On Photography

Recently I’ve been preparing some writing on thoughts about art/photography and films from the fifties (I’m really late with this post as always). One of the doors that my research into James Dean and fifties movies opened was to photography. It was after all, Dennis Stock, whose photos became an iconic encapsulation of James Dean before his death at 24. Those photos were my first point of reference, and my first serious, creative and inquisitive venture into the world of photography. After also having watched the film Life (Corbijn, 2015), I saw an interpretation of the photographer/subject relationship as well as an interpretation of the creative process involved in Stock’s photo-essay on Dean. As I put forward in this vlog here (link to be inserted), the film was incredibly subjective with its portrayal of Dean and Stock (which is okay for the record) but it failed to offer an additional emotional layer to the film other than that of the awkwardness of photographing people in real life. A few other movies were also released recently that shed light on the photographic journey, notably Finding Vivian Meier and the most recent film Mapplethorpe: Look At the Photos which I have yet to watch. Having explored some of these photos by these legendary photographers my perspective has undoubtedly transformed into something more curious about the creative potential in photography and its power whether it be analogue or digital.

James Dean Revisited – Some Favorites

Today I finished a book called Annie Leibovitz: At Work. A chronology of photo projects from her first camera, to her work with then-budding magazine Rolling Stone and later more higher establishment commissioned pieces. When taking my A-Level photography course I don’t think I ever understood what photography was. We never studied Leibovitz’s work or any other landmark photographer. The course relied on name-dropping, and that in turn transformed my idea of photography into something very flat and undetermined – what do you need to do to get a good photo? That was the question that everyone was asking, and it was clearly the wrong way to go about it. But we didn’t know any better.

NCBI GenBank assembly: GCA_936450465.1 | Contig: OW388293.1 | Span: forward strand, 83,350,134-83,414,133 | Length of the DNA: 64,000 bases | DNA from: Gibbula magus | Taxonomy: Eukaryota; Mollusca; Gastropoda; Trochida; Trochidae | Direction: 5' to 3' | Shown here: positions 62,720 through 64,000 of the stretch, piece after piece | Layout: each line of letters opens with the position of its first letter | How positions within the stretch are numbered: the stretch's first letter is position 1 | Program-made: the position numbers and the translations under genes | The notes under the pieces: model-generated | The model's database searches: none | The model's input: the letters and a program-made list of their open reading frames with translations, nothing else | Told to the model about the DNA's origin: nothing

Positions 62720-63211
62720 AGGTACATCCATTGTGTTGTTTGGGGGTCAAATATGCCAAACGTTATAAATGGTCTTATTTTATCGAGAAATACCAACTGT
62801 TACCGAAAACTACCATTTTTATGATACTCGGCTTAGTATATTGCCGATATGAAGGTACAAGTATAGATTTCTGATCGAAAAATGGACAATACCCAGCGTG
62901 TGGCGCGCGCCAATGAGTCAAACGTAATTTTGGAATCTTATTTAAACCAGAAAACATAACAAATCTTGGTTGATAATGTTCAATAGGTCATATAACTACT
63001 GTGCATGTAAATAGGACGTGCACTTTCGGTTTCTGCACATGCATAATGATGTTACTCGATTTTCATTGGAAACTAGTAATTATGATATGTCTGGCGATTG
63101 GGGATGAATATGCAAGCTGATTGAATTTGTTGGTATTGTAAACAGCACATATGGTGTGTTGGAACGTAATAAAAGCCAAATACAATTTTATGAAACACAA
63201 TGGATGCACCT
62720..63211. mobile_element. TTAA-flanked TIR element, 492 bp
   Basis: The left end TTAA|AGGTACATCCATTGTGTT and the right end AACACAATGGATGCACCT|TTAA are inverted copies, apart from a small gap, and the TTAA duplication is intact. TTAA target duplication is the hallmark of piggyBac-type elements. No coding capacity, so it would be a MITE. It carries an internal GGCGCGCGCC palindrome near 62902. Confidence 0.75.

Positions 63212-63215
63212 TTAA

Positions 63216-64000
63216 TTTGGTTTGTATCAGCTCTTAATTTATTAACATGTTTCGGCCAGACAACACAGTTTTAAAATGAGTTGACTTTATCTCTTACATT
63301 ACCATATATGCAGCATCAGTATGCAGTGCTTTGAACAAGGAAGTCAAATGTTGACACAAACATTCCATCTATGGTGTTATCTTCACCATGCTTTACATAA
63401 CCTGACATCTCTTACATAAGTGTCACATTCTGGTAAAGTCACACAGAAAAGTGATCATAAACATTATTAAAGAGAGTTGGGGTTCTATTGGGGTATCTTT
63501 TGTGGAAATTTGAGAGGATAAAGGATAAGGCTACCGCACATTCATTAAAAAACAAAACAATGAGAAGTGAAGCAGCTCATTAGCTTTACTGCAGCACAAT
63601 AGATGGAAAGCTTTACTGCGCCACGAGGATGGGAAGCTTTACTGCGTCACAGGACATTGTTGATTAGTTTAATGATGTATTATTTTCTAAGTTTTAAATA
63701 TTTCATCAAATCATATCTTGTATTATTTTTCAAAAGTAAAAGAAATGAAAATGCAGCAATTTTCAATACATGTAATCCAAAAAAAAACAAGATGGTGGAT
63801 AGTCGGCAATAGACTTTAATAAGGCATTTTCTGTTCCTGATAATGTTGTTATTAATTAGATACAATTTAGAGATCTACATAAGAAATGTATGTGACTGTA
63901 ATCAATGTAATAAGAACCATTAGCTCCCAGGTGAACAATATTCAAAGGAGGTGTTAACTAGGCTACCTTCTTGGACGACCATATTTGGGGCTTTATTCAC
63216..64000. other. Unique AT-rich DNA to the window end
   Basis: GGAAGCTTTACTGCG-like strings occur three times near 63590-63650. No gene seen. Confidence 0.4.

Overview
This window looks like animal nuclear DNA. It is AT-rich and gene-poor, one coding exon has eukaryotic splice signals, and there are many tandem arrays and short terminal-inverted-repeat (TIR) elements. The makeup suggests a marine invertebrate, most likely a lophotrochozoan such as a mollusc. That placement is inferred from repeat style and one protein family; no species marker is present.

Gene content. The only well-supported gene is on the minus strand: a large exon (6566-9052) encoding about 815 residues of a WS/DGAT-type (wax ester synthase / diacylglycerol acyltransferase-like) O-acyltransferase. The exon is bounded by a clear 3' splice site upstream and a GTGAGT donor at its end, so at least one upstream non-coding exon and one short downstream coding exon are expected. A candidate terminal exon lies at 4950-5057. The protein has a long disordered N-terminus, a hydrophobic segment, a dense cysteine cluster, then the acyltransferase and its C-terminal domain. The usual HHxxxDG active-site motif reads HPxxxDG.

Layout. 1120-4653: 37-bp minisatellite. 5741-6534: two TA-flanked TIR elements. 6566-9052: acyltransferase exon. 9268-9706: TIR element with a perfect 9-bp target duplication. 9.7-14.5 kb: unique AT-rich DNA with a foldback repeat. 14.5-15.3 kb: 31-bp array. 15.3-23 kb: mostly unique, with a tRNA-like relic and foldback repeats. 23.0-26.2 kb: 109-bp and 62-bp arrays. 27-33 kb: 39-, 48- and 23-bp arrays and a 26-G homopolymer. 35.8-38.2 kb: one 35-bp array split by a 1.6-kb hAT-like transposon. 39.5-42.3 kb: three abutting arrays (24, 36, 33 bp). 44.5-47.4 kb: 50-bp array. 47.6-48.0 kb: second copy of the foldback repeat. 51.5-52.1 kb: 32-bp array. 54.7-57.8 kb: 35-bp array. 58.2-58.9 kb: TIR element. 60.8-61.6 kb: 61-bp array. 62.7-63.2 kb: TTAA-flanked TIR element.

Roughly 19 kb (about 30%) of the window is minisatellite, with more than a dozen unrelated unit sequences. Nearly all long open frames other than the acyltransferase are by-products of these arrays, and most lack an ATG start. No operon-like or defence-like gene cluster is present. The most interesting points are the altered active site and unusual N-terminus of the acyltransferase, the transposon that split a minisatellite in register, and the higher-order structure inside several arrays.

“…the most important thing a young photographer can do is learn how to see. It wasn’t about the equipment[…]. I don’t remember being taught any technique. A camera was only a box that recorded an image. We learned to compose, to frame, to fill the negative, to fit everything we saw into the camera’s rectangle.” – Annie Leibovitz, p.13.

Annie Leibovitz: At Work – Some Favourites


Mapplethorpe and Lisa Lyon

The images of women and the ways they are portrayed often follow the same tangent. Curvy, typically ‘feminine’ and anything but muscly. Growing up mostly in a gym (my mother’s place of work), the toned and muscled body is no secret to me, especially not that of a woman’s muscled body. But seeing Mapplethorpe’s photographs of Lisa took my breath away. They are elegant, empowering and erotic all at once. No compromises are made. Lisa’s beautiful lines dominate the photo and nothing is hidden from the camera. I think that there need to be more images of women like this, there’s fear of a woman being ‘too muscly’ so that it threatens their femininity. To me, these photos demonstrate something new to counter the male gaze. In fact the gaze isn’t apparent at all, nor is it important. What’s important are the landscapes that exist within one body and the beauty of a muscular woman we don’t see too often. Her poses in the final two photos reminded me of Grecian statues, only perhaps as a modern version.

These are particular favourites – the left is taken by Marcus Leatherdale. 


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